Fractures of the lumbar transverse process can occur during a sporting activity and may be more common than thought. Andrew Hamilton explains and provides some guidelines for clinicians.

Most of the reported transverse process fractures (TPFs) result from high-impact traumas, such as traffic accidents(1-4). The high-energy traumas that cause TPF fractures usually also result in complex underlying injuries(5). However, in athletes, TPFs happen in isolation, likely because of a much lower-energy mechanism of injury(6). Because of these differences, definitive diagnosis and injury management strategies gleaned from the general population may not apply to athletes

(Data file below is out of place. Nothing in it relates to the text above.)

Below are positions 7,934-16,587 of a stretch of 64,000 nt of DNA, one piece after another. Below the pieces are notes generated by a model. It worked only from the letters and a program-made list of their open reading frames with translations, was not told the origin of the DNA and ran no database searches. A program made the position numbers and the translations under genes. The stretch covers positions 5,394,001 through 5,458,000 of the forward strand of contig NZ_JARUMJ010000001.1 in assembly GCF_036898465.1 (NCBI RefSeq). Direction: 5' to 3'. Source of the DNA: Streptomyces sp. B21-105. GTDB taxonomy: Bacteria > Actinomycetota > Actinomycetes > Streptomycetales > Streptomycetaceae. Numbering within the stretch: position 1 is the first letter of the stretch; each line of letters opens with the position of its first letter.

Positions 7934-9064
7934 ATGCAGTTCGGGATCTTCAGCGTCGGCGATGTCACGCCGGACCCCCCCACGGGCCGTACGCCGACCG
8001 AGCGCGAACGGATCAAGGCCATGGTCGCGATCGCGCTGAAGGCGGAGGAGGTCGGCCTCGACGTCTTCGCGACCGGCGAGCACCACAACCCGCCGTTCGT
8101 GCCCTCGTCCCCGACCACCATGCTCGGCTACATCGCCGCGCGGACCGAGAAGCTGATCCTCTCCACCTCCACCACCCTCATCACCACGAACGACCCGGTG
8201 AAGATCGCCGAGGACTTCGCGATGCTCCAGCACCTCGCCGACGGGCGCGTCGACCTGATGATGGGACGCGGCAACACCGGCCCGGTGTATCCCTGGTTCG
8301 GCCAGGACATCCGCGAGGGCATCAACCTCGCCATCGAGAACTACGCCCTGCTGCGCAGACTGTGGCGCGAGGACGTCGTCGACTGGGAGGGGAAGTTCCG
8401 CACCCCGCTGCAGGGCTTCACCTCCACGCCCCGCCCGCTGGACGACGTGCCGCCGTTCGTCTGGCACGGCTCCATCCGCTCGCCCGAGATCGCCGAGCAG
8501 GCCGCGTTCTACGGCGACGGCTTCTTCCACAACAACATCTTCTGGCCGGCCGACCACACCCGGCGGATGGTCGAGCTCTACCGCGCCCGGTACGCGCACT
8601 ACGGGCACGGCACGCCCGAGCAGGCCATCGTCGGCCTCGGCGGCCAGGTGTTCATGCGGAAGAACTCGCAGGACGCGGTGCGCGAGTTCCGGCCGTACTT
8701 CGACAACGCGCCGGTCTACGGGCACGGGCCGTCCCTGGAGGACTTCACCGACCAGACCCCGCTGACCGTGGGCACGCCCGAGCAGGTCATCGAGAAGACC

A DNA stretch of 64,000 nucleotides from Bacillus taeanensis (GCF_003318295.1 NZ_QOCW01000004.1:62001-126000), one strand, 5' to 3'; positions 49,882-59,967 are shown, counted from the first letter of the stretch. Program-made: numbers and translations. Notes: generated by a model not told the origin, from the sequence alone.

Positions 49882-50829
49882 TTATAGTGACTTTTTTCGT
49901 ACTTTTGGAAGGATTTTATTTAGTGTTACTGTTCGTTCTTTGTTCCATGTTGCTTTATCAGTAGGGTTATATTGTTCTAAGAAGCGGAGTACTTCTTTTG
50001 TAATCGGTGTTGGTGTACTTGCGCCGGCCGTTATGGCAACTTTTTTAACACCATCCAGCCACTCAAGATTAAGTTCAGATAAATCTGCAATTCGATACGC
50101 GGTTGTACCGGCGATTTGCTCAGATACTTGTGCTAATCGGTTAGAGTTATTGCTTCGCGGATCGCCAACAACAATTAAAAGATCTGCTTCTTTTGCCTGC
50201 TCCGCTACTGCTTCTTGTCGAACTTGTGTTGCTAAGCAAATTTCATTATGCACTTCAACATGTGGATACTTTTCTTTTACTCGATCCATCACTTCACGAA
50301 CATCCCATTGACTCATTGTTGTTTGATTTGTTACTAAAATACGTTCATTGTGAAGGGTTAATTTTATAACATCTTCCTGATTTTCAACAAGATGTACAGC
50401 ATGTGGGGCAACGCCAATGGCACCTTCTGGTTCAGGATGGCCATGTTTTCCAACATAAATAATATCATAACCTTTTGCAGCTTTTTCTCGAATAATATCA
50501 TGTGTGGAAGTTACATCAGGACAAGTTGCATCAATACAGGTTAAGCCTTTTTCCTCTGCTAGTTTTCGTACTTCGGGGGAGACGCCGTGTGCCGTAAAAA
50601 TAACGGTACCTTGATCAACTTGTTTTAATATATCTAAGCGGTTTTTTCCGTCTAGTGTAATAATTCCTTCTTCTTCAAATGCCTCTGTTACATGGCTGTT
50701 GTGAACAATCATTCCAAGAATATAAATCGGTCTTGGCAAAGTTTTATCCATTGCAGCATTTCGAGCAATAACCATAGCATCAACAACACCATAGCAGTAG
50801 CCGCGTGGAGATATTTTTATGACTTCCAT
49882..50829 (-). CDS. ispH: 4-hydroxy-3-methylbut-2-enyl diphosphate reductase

TPF injury in sport: how common?
Transverse process fractures caused by stress are likely under detected since even an acute transverse process fracture requires a high index of suspicion to be correctly identified(4,7). However, since TPFs can also occur due to repetitive loading, this underreporting may be quite significant(8).


Source: Lumbar transverse process fracture in sport: rare or underreported? – SportsInjury